Helping Kids Understand Sustainable Eating

Plus, Sweet Potato and Black Bean, Brown Rice, Corn and Mustard Green Bowl

Introducing kids to the idea of sustainable eating isn’t as hard as it sounds.

It might start with putting the baby in a stroller and heading out to the farmers’ market. Or letting your toddler plant a little container garden. Then at some point, don’t be surprised when your once picky 8-year-old begins loving asparagus.

“Nothing brings greater joy than watching children beg their parents for a bunch of carrots or broccoli. And yes, it truly does happen,” Emily Oakley said.

And she would know. Oakley and Mike Appel, owners of Three Springs Farms, have been fixtures at the Tulsa Farmers’ Market for 16 years, and have watched little customers grow up every Saturday right before their eyes.

It’s given them a front-row seat to the benefits of raising kids who inherently understand the concept of sustainable eating. Kids who have been in tow with their parents at the market are much more likely to understand where their food comes from, Emily said.

For other kids, this knowledge comes from growing a small backyard garden, composting or recycling. They understand better than many adults that food doesn’t come from plastic bags but from the soil. These are kids who could teach their schools’ Earth Day curriculum, explaining the concept of eating and choosing foods healthy for our bodies – and for the environment.

It’s no surprise that Emily and Mike’s 7-year-old daughter, Lisette, has a deep understanding of where food comes from. Lisette has been in the fields, watching food grow from seed to harvest, since she was a baby.

Last year, she spent many days huddled over a farm puddle watching frogs’ eggs hatch into tadpoles and then to little frogs.

“All kids can find wonder and excitement in nature, and the greatest gift to us as parents is that they help remind us to celebrate the everyday joys of the world around us,” Emily said.

And Emily said that’s something kids can experience no matter where they live. Though she now spends her days on a remote farm, her first experiences with the outdoors came as a kid, walking to Zink Park or carrying a jar to Woodward Park to fill with water from the pond. Once home, she would look to see if she had captured anything interesting.

Conversations about sustainable living are more likely to come up around Earth Day, but the practices are something families can do year-round. It starts with letting your kids know of the natural wonders all around them. And kids of all ages can understand the responsibility we have to nourish our bodies without harming the planet.

This recipe, from the OU Culinary Medicine’s Healthy Cooking Basics class is a great way to use fresh, local produce. You can serve it as a bowl, or put the mixture into corn tortillas for taco night.

Sweet Potato, Black Bean, Brown Rice, Corn, and Mustard Green Bowl

Ou Medicine Cooking Class Photo

Photo from OU Medicine

Serves 6

  • 2 sweet potatoes, scrubbed and diced
  • 1 tablespoon olive oil plus 2 teaspoons, divided
  • 4 teaspoons ground cumin, divided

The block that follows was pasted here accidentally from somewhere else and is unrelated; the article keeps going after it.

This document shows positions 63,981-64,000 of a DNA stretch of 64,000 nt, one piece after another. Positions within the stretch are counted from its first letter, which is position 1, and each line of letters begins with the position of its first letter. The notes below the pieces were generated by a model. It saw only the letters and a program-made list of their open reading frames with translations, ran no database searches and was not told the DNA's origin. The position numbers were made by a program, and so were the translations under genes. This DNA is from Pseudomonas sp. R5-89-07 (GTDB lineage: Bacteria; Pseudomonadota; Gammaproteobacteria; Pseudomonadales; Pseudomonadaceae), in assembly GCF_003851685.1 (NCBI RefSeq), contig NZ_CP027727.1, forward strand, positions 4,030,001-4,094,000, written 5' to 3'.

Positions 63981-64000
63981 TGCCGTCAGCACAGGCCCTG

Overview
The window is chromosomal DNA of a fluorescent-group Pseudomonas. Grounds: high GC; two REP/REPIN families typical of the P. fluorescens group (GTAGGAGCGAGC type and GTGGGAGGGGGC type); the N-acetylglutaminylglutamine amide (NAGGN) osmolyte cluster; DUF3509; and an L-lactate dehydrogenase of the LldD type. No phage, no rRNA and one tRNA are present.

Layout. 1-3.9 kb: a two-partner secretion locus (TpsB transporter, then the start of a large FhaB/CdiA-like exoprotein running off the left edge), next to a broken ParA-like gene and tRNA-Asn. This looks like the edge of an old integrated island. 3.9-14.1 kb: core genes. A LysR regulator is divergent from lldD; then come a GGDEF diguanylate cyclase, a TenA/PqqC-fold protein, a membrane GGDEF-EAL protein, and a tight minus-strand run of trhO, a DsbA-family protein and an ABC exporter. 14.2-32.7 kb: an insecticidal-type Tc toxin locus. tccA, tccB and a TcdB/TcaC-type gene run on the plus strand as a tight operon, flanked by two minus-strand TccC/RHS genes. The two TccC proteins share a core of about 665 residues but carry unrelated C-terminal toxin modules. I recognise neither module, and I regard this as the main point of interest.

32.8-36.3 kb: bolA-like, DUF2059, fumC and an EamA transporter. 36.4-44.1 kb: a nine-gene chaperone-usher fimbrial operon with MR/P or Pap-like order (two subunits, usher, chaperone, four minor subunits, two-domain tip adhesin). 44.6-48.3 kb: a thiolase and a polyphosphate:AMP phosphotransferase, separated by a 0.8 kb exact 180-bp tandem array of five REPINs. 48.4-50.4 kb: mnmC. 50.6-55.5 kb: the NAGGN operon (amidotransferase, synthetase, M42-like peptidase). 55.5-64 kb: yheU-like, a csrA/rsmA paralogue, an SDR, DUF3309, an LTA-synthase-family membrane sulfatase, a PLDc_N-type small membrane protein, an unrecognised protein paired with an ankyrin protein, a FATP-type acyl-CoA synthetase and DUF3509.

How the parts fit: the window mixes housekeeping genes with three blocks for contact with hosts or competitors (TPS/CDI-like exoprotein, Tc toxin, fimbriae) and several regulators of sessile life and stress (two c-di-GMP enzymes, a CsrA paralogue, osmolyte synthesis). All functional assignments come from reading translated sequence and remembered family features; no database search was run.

• Zest of 1 orange
  • Pinch of cinnamon
  • 1 teaspoon dried oregano leaves
  • 1 teaspoon kosher salt, divided
  • 1/2 teaspoon ground black pepper, divided
  • 1 cup brown rice
  • 2 cups low-sodium vegetable stock (or water)
  • 1 teaspoon chili powder
  • 1 cup frozen corn kernels
  • 2 14-ounce cans black beans, drained and rinsed
  • 2-3 cloves minced garlic
  • 2 bunches mustard greens, rib removed, washed and chopped
  • Juice of 1 lime
  • 1/2 bunch cilantro, chopped
  1. Preheat oven to 400 degrees. Line a baking sheet with aluminum foil.
  2. Toss sweet potato cubes with 1 tablespoon olive oil, 2 teaspoons cumin, orange zest, cinnamon, oregano, ½ teaspoon salt and ¼ teaspoon black pepper. Place sweet potatoes on foil-lined baking sheet and roast for 25 minutes or until beginning to turn golden and soften. Set aside and keep warm.
  3. Combine rice and stock in a medium saucepan. Bring to a boil, then stir in 2 teaspoons cumin, chili powder and corn. Reduce heat to low, cover with a lid and simmer about 25-30 minutes or until water is absorbed and rice is tender. Stir in beans, cover and set aside.
  4. Add remaining 2 teaspoons olive oil to a medium sauté pan and place over medium heat. Add garlic and sauté 1-2 minutes but do not brown. Add greens a handful at a time until wilted and bright green. Add ½ teaspoon salt and ¼ teaspoon black pepper. Add ½ cup of water and continue cooking until greens are tender – about 10 minutes. Remove from heat.
  5. For each serving place rice mixture in a bowl or on a plate, top with greens, top with sweet potatoes. Squeeze lime juice over the top of each portion. Garnish with chopped cilantro. Serve immediately.

Understanding Sustainable Eating

  1. Grow something. Start small with a clay pot and a seed packet. Kids will love looking at all the seed packets to pick their favorite.
  2. Shop the farmers’ markets. Meeting the farmers helps kids understand where their food is grown.
  3. Find a you-pick farm. During berry season, load the kids to a farm to plunk berries into a pail. Then make something yummy with them when you get home.
  4. Explain seasonal eating. Help your kids understand that the tomatoes you buy in the grocery store in the winter aren’t grown locally. Buy lots of local, seasonal produce to help them love those foods.
  5. Use less packaged foods. Teach your kids that though they may like the individually packaged bags of crackers and cookies, reusable bags and containers are better for the planet.

Natalie MiklesNatalie Mikles is a mom of three. She writes about food, sharing recipes for busy families and picky eaters. She has been recognized for her food columns as well as features on families and issues affecting local children. She loves pizza and movie nights with her family.

April 2020 Food Pin

Categories: Food